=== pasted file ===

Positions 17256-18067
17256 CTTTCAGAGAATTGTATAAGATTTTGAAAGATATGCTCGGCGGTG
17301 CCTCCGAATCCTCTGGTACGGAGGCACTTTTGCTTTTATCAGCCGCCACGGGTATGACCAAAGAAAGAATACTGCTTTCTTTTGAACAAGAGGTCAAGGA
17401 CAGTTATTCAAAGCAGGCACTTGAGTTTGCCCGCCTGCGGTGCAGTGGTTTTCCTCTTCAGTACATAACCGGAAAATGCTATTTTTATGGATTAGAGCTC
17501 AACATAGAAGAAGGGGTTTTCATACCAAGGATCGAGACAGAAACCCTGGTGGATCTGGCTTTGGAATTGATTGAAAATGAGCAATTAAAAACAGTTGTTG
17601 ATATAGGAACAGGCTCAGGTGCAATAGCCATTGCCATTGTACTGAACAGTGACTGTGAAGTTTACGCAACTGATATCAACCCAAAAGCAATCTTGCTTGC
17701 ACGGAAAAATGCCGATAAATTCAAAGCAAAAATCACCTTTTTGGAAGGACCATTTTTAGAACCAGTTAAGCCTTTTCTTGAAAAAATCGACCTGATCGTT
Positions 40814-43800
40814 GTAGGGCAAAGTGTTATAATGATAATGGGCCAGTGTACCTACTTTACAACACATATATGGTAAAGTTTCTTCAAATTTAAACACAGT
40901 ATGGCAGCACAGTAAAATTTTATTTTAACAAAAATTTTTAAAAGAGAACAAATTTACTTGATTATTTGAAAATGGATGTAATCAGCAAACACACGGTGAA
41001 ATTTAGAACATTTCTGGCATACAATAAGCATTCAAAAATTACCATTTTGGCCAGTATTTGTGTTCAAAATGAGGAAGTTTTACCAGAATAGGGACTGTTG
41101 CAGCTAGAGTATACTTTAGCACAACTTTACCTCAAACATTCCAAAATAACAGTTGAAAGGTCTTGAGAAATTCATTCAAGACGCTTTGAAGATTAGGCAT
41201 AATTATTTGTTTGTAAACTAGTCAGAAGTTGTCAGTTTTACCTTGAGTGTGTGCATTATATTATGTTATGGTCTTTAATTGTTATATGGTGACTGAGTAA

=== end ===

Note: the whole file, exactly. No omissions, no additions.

Positions 17256-18067
17256 CTTTCAGAGAATTGTATAAGATTTTGAAAGATATGCTCGGCGGTG
17301 CCTCCGAATCCTCTGGTACGGAGGCACTTTTGCTTTTATCAGCCGCCACGGGTATGACCAAAGAAAGAATACTGCTTTCTTTTGAACAAGAGGTCAAGGA
17401 CAGTTATTCAAAGCAGGCACTTGAGTTTGCCCGCCTGCGGTGCAGTGGTTTTCCTCTTCAGTACATAACCGGAAAATGCTATTTTTATGGATTAGAGCTC
17501 AACATAGAAGAAGGGGTTTTCATACCAAGGATCGAGACAGAAACCCTGGTGGATCTGGCTTTGGAATTGATTGAAAATGAGCAATTAAAAACAGTTGTTG
17601 ATATAGGAACAGGCTCAGGTGCAATAGCCATTGCCATTGTACTGAACAGTGACTGTGAAGTTTACGCAACTGATATCAACCCAAAAGCAATCTTGCTTGC
17701 ACGGAAAAATGCCGATAAATTCAAAGCAAAAATCACCTTTTTGGAAGGACCATTTTTAGAACCAGTTAAGCCTTTTCTTGAAAAAATCGACCTGATCGTT
Positions 40814-43800
40814 GTAGGGCAAAGTGTTATAATGATAATGGGCCAGTGTACCTACTTTACAACACATATATGGTAAAGTTTCTTCAAATTTAAACACAGT
40901 ATGGCAGCACAGTAAAATTTTATTTTAACAAAAATTTTTAAAAGAGAACAAATTTACTTGATTATTTGAAAATGGATGTAATCAGCAAACACACGGTGAA
41001 ATTTAGAACATTTCTGGCATACAATAAGCATTCAAAAATTACCATTTTGGCCAGTATTTGTGTTCAAAATGAGGAAGTTTTACCAGAATAGGGACTGTTG
41101 CAGCTAGAGTATACTTTAGCACAACTTTACCTCAAACATTCCAAAATAACAGTTGAAAGGTCTTGAGAAATTCATTCAAGACGCTTTGAAGATTAGGCAT
41201 AATTATTTGTTTGTAAACTAGTCAGAAGTTGTCAGTTTTACCTTGAGTGTGTGCATTATATTATGTTATGGTCTTTAATTGTTATATGGTGACTGAGTAA